You can buy bottled water, shot glasses and T-shirts at the very site of Texas’ most-memorable icon, The Alamo. You may have some magnets, belt buckles or coffee mugs urging you to Remember the Alamo in your home right now.
I just stayed at a lovely Hampton Inn and enjoyed a Texas-shaped waffle basically across the street from the shrine. It may seem a tad commercial around there, but I love how people, from all over the world, are lined up to get in the place every morning.
Of course you can get some great Mexican food and Margaritas on the famous Riverwalk, but if you go early, it’s a great place to watch San Antonio wake up. People jog along there. Balconies get swept and trash cans get emptied for another round of revelers.
I was feeling pretty great about pulling into town and nabbing the final parking place at Pico de Gallo right before the lunch crowd line got really long. I was bragging about fish tacos and flavorful whole pinto beans to a local who told me where he takes out-of-towners. La Gloria is one of the upscale eateries at the refurbished Pearl Beer brewery area. I told him I remember being there as a youth and a stuffed two-headed calf scared me pretty bad. But I also got to make one of those cool star key fobs that you can stamp your name around.
The place has changed, he told me. I loved it. The great part about dining alone is that you get seated very quickly, so La Gloria “street food” of a chicken mole sopa was at my table in a flash. A sopa is like a flat taco on a thick corn tortilla that has a little rim built up to hold the sauce. I’m a fan, and may have to go back for more, and one of their T-shirts that reads “I “heart” sopas,”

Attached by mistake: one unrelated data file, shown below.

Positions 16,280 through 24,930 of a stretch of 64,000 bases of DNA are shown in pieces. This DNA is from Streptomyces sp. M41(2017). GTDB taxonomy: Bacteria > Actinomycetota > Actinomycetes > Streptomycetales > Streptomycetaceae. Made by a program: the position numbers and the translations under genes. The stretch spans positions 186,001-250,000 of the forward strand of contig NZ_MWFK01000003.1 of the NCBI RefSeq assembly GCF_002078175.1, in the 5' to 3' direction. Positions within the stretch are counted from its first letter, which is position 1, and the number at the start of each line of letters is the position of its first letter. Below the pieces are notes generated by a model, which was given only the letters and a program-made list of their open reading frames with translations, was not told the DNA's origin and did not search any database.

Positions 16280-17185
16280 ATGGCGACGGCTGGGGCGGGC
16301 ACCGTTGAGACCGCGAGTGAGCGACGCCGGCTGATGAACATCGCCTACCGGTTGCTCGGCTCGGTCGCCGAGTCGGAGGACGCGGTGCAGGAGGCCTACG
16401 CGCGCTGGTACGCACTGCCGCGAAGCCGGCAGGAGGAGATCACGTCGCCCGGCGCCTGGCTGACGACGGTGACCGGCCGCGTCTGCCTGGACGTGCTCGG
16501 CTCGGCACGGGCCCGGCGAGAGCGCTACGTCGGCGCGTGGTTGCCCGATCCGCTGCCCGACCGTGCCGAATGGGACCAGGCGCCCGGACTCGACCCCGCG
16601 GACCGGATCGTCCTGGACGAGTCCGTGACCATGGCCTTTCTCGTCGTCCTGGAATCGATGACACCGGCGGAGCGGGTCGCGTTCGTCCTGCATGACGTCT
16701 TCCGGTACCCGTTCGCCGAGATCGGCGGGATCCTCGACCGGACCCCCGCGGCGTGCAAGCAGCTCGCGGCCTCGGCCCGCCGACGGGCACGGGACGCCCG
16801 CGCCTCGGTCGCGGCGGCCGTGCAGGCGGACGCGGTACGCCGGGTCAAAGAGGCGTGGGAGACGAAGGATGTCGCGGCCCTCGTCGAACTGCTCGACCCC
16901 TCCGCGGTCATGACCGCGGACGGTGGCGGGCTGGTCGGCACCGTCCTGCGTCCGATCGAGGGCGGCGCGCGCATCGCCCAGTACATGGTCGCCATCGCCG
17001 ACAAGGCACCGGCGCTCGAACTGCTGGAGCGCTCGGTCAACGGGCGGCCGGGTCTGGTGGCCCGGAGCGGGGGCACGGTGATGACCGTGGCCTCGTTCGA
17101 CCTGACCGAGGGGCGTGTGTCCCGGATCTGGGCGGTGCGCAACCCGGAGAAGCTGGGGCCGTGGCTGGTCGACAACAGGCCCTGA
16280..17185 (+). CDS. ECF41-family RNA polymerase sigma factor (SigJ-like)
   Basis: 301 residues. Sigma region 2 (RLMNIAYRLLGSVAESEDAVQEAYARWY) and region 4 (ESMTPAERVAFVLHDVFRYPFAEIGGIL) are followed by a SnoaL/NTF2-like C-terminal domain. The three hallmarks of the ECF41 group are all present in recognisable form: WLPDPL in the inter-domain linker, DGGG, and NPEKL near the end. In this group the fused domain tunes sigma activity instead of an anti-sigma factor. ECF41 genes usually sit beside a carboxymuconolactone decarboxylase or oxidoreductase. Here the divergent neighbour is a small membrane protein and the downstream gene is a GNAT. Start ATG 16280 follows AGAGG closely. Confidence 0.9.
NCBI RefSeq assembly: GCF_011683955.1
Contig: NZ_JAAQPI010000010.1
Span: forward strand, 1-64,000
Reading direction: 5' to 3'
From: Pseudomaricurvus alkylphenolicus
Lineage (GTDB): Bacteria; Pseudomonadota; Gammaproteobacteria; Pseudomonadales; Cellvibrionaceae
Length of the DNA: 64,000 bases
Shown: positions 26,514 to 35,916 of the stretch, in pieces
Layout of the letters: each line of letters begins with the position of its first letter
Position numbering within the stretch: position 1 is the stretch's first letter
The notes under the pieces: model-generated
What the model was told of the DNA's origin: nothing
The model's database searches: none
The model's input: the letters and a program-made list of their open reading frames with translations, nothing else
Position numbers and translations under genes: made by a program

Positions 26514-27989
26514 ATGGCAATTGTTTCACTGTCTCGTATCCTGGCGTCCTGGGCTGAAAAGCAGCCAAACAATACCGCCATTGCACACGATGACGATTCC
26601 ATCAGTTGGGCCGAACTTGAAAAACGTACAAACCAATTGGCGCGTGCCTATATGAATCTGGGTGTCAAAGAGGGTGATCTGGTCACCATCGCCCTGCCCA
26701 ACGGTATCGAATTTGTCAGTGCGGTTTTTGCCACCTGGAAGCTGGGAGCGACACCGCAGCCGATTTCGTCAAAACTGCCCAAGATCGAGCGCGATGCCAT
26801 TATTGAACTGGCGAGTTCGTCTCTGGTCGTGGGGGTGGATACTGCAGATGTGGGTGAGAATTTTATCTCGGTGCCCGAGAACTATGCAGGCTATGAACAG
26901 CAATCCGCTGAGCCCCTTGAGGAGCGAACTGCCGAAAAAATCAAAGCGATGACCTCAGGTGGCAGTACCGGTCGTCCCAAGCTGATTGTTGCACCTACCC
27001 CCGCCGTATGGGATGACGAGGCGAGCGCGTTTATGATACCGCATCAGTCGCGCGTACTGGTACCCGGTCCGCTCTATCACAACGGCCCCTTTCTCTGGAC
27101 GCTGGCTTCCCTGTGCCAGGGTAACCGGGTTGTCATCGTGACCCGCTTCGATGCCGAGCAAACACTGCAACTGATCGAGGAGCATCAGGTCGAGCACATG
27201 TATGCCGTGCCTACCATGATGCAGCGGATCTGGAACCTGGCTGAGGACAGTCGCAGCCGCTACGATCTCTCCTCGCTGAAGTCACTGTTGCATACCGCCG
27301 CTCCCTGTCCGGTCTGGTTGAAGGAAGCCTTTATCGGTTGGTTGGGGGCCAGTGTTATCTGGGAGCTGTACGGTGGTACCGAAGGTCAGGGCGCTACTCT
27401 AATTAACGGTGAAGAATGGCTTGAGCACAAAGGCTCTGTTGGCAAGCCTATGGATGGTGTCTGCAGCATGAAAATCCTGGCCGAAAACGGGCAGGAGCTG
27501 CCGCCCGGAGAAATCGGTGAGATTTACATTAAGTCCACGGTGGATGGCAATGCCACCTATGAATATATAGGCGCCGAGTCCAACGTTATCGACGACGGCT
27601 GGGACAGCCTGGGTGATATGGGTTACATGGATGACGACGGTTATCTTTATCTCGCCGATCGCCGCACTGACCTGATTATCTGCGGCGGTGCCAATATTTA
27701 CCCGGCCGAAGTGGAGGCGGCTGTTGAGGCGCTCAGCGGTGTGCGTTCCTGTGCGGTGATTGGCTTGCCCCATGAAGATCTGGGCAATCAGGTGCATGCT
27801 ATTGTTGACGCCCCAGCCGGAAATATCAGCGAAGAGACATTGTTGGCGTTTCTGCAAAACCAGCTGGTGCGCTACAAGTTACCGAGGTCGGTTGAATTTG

It was all so good I just about wanted to cry, which threw the wait staff for a loop. I think they made a game of sending someone new to my table every few minutes to ask how I was doing. I had a new, emotional response for each one of them.”
The local also suggested Mexican Manhattan, a family diner since 1958, just off the Riverwalk. It’s simple and unchanged and my cabrito was perfecto. The waitress said they were famous for the corn tortillas, which were brown, like parchment paper, with texture.
There I amused a family with small children, who kept looking back over their booth to watch the lady enjoying her food so much. The father saw me taking photos to make my absent husband jealous and he came over and offered to snap a photo of me with my food. Of course, I obliged.
If you’re going to bring home a souvenir of San Antonio, it’s likely to have boots or Our Lady of Guadalupe on it. This time, I’m thinking San Antonio’s residents will remember how much I enjoyed their city as much as I’ll remember my visit. And, as always, Remember the Alamo.